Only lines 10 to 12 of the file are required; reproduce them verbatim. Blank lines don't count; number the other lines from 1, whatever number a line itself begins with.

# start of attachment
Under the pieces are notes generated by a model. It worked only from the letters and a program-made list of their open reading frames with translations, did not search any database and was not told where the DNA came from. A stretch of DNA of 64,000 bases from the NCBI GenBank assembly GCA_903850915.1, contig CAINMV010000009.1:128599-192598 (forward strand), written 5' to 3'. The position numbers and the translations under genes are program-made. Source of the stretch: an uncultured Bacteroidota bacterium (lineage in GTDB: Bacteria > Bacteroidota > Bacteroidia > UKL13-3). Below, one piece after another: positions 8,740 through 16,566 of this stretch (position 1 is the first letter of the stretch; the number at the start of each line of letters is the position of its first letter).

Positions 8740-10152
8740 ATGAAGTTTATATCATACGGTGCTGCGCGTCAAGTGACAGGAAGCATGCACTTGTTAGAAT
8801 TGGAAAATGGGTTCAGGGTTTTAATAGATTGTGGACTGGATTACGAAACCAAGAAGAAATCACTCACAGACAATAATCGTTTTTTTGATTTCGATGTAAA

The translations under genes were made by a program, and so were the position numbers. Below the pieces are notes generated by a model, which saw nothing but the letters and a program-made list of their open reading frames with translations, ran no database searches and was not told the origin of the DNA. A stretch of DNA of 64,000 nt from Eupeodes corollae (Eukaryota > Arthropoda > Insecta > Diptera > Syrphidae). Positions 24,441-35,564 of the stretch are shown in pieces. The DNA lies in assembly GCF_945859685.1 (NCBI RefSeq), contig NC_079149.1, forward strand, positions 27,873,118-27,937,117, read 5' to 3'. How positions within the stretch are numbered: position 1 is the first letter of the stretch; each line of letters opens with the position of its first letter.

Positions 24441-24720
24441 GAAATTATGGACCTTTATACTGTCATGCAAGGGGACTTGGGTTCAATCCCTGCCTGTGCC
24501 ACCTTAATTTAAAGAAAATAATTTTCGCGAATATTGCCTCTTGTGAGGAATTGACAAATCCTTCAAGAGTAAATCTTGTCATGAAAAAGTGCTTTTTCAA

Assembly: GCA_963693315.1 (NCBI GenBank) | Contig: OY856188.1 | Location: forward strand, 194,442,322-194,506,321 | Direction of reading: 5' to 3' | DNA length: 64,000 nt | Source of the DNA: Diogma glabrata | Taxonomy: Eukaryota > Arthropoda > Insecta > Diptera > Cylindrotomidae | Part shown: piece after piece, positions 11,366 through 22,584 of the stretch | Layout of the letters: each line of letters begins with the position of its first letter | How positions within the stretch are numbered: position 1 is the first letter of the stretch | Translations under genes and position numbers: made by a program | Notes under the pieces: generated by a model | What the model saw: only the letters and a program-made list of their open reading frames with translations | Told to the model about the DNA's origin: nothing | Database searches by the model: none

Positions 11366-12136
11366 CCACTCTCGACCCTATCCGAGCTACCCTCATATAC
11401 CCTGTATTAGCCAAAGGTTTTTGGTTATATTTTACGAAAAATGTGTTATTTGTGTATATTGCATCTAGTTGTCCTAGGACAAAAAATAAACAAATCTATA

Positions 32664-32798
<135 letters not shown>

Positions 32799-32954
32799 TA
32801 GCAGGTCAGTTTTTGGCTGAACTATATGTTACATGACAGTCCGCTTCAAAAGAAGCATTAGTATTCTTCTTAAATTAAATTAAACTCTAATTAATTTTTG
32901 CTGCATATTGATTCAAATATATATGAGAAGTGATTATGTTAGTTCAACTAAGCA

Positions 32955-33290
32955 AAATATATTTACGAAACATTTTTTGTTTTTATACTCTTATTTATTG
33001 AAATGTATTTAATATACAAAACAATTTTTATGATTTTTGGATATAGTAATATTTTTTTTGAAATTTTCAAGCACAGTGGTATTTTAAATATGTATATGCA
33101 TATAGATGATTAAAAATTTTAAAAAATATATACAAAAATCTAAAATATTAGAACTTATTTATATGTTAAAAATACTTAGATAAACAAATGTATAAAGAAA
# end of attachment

Positions 11366-12136
11366 CCACTCTCGACCCTATCCGAGCTACCCTCATATAC
11401 CCTGTATTAGCCAAAGGTTTTTGGTTATATTTTACGAAAAATGTGTTATTTGTGTATATTGCATCTAGTTGTCCTAGGACAAAAAATAAACAAATCTATA